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Fuse Panel

Version 1

 I was going to buy a Power Plate from Electrical Connection but found this automotive circuit breaker & fuse panel at the local auto parts store. It was about $25 Cdn (about $15 US) - about 1/4 the cost of the Power Plate. It's from Cole Hersee Co. and is part number 46377-6. They make lots of other neat electrical stuff too; they don't appear to sell direct though.
I didn't want a lot of accessories wired directly to the battery each with it's own inline fuse tucked somewhere under the plastic. Besides not liking inline fuses, this is a really clean and simple installation. I'm going to rewire what few accessories I do have and get rid of the remaining inline fuses. While there is no relay on this panel, it would be easy to add one so that it only powered up when the engine was running.

I may add a bus bar for grounding the circuits as well. Finding a ground on the Connie is a lot tougher than on a car. Besides, centralizing may make troubleshooting a bit easier.

The relay that you see to the left is for the Hella fog lights. It conveniently mounts to a pre-drilled tab on the fender.

This panel was quite easy to mount. I always use stainless steel fasteners and Nylock nuts whenever possible. There are a couple of holes already available on the right side of the battery box. I enlarged one and put the bottom machine screw in place and put the nylock nut on the inside. It just fits inside the battery box recess so shouldn't chafe on the battery. Once I snugged the nut down, I ran the drill through the upper hole in the fuse panel, through the battery box and installed the second machine screw. The panel has room for four, but two should be plenty.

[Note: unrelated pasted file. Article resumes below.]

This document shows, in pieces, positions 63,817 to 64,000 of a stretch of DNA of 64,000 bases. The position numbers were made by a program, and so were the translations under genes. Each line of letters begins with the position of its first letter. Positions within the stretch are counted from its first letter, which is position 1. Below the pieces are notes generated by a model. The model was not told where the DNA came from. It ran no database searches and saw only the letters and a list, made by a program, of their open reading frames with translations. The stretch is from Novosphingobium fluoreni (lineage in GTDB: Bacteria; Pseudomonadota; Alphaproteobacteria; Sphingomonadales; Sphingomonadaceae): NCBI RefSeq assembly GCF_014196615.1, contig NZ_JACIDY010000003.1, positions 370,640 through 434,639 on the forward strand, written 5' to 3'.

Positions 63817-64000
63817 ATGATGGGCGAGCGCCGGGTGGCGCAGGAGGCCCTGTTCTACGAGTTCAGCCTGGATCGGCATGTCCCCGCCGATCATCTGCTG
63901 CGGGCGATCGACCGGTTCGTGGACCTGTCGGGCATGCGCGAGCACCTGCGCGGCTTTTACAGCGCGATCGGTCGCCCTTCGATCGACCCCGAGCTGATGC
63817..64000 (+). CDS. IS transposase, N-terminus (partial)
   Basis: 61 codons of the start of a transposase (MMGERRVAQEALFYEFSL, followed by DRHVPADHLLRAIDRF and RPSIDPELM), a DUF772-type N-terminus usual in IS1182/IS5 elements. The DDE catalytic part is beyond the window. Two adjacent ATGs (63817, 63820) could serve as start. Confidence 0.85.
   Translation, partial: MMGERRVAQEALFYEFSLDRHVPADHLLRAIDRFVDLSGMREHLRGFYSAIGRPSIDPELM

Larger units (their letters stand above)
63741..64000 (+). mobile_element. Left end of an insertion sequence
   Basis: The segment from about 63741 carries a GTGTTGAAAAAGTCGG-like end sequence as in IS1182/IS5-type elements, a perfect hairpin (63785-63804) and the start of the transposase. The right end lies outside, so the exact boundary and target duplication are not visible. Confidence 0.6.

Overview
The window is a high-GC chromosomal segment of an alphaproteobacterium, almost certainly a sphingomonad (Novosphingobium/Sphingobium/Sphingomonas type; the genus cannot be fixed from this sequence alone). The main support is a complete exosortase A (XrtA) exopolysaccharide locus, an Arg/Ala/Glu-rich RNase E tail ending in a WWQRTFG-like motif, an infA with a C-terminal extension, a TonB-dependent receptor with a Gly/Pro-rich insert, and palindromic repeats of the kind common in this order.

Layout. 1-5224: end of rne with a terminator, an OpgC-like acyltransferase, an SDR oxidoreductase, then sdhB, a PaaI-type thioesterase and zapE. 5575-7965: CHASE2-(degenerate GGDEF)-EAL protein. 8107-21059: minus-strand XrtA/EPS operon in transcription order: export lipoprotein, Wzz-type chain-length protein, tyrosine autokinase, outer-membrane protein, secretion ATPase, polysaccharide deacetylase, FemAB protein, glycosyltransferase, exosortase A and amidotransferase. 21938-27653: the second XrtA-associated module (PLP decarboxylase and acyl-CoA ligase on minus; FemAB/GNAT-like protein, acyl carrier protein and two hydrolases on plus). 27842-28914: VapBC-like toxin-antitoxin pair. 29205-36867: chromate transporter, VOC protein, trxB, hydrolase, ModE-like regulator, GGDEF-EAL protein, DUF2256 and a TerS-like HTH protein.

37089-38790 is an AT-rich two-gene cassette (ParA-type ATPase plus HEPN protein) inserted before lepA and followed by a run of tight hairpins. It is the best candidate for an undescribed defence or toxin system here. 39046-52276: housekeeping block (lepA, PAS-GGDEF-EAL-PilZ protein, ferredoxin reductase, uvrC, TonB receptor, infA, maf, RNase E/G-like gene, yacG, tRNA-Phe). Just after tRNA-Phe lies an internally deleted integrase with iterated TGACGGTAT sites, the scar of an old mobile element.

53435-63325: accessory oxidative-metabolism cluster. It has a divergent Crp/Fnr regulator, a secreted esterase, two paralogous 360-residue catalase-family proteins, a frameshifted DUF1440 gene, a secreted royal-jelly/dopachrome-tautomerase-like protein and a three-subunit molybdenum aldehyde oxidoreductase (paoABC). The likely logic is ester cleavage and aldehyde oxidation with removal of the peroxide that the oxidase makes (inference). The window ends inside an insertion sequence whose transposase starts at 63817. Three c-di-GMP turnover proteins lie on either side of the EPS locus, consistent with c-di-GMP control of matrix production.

When I wired in my Hella fog lights last year, I found that finding a good ground location was kind of a pain. A while ago I bought a bus bar for present and future grounds but couldn't think of a proper place to mount it. Well, I finally had a moment of inspiration and here it is. And what better place than right next to the fuse panel. 

I used a piece of 3/16" Lexan. Almost anything could be used -  other rigid plastics or maybe aluminum. I happened to have the Lexan on hand and I could cut it on my table saw. Then it was just a matter of drilling the holes and peeling off the paper. 

The bolts running through the fuse panel go through the Lexan and then through the battery box as described above.

Version 2, November 2002

And there you have it but with a different bus bar than shown above.
You can see that the panel has gotten a little dirty and it has a tiny bit of corrosion from all that Newfoundland salt air. So, this is a good time to tiddly things up a bit and also put a little dielectric grease on the connections.

Next job will be to straighten out some of my errant wiring jobs. 

The relay seen here is for the fog lights. It would be easy to add a relay so that the panel is only powered up when the bike is running.

The next one I make will be about 1 1/2" wider. There's lots of room for it.

Version 3, March 2003
 This masterpiece was built by Dave Cavanaugh. Better let Dave explain this one himself:

The left relay powers the fuse block from the battery. The right relay powers the driving lights. There are mounting studs for 2 more relays below the first ones, but things would get kind of messy at that point. 

I originally used a regular terminal strip for the grounds as you did, but then found the buss bar.  It makes for a cleaner installation.  

Everything is mounted on a piece of aluminum plate bolted to the battery box.  I split a piece of vinyl tubing and attached it to the top edge to prevent chafing.  

I generally used green or white for the grounds, and red or black for hot leads.  Dave C

Article By: David J. Morrow

Updated January 2005 

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